Second Ward, Minneapolis

This is the public policy forum of Minneapolis Second Ward (Green) City Council Member Cam Gordon and his staff. We use this space to talk about some of what Cam’s working on, explain his positions, and share a little of what life in City Hall is like. Please feel free to comment on posts, within certain ground rules. See our disclaimer, including ground rules, here: http://secondward.blogspot.com/2006/05/disclaimer.html#links

Friday, April 18, 2008

Non-Motorized Transportation Grants

Today, the Council voted to apply for the 2008 round of Non-Motorized Transportation grants. Our list of projects includes some important opportunities for the Second Ward:


  • A better pedestrian connection between Seven Corners and Downtown along Washington Avenue, across the I-35W trench.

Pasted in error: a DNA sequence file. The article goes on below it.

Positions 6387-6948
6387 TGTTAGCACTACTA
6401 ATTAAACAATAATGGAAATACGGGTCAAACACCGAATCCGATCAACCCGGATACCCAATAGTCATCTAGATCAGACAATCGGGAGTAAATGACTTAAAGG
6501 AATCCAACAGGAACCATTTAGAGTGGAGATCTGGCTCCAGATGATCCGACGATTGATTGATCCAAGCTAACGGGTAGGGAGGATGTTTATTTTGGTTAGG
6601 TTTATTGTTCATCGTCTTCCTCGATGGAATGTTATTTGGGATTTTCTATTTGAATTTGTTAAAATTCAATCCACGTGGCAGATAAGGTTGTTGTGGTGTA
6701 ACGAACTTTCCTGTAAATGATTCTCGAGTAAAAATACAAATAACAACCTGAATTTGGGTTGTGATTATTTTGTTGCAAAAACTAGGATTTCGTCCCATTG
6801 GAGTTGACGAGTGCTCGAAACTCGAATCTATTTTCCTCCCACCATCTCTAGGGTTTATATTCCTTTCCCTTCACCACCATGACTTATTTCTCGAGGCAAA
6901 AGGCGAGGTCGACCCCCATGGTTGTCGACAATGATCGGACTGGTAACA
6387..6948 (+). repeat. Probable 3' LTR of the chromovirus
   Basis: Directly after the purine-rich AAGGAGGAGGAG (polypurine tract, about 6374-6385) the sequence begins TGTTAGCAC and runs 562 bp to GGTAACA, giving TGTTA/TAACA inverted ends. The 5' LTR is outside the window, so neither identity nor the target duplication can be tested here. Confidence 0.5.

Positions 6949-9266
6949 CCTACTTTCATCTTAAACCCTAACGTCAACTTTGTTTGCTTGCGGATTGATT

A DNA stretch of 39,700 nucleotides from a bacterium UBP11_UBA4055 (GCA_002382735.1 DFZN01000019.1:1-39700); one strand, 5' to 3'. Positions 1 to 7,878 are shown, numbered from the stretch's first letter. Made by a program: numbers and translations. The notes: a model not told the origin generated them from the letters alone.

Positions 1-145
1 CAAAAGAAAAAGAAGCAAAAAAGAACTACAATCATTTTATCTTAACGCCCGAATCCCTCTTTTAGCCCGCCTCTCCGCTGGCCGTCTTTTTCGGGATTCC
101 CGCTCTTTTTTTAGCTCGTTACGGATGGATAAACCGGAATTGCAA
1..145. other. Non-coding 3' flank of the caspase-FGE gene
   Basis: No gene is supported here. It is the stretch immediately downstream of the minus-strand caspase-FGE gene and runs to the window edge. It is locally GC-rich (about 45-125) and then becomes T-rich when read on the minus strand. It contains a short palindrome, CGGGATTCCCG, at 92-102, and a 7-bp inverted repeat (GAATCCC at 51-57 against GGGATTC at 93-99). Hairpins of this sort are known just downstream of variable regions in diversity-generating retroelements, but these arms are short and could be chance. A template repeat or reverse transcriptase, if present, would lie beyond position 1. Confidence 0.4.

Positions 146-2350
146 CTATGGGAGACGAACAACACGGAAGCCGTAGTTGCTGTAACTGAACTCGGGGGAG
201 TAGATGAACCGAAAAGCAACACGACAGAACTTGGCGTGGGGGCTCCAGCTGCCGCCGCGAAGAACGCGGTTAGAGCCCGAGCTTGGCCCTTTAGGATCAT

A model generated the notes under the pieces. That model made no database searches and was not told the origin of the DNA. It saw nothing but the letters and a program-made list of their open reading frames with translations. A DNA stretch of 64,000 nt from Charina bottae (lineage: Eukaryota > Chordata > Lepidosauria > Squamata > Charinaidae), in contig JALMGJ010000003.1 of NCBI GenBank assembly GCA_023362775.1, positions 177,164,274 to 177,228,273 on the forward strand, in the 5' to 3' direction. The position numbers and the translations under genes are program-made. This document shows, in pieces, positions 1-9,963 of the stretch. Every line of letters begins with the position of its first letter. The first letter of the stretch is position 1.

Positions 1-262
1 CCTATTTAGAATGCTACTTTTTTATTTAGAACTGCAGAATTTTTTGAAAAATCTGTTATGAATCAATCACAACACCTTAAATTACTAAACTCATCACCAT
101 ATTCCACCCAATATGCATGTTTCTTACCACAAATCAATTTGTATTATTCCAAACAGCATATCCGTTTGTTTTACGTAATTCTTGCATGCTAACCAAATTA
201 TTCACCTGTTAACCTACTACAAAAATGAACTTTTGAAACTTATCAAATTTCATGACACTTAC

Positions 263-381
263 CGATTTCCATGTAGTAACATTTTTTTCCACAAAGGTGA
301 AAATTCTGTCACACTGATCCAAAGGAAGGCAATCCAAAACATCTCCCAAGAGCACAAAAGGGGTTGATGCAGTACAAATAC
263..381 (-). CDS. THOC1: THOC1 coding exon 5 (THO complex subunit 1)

• Pedestrian upgrades to three important intersections on the West Bank, including Cedar and Washington, Cedar and Riverside (one of the worst intersections in the city for pedestrian/auto crashes), and Cedar and 5th. This last idea is especially exciting, because it will include a long-awaited new public sidewalk connecting Cedar to points east on vacated 5th.

  • Turning 29th Ave S into a "bike/walk street" between E Franklin and Minnehaha Ave. This could include some modifications to the physical layout of the street, including “throating” and traffic circles, and would likely include extra signage, reduced speed limit, and could potentially include removal of stop signs. This facility will connect planned bike lanes on Franklin and Riverside to existing bike lanes on Minnehaha and the Greenway, and connect Seward Montessori and Matthews Park to all of the above. My office submitted one of the proposals for this project.

The purpose of these projects is to help shift mode share away from automobiles and towards biking and walking, and to explore innovative strategies like bike/walk streets, also known as "bicycle boulevards" in other cities where they have been used to great effect. I'm excited about this round of applications, and I hope that Transit for Livable Communities chooses to fund them all.

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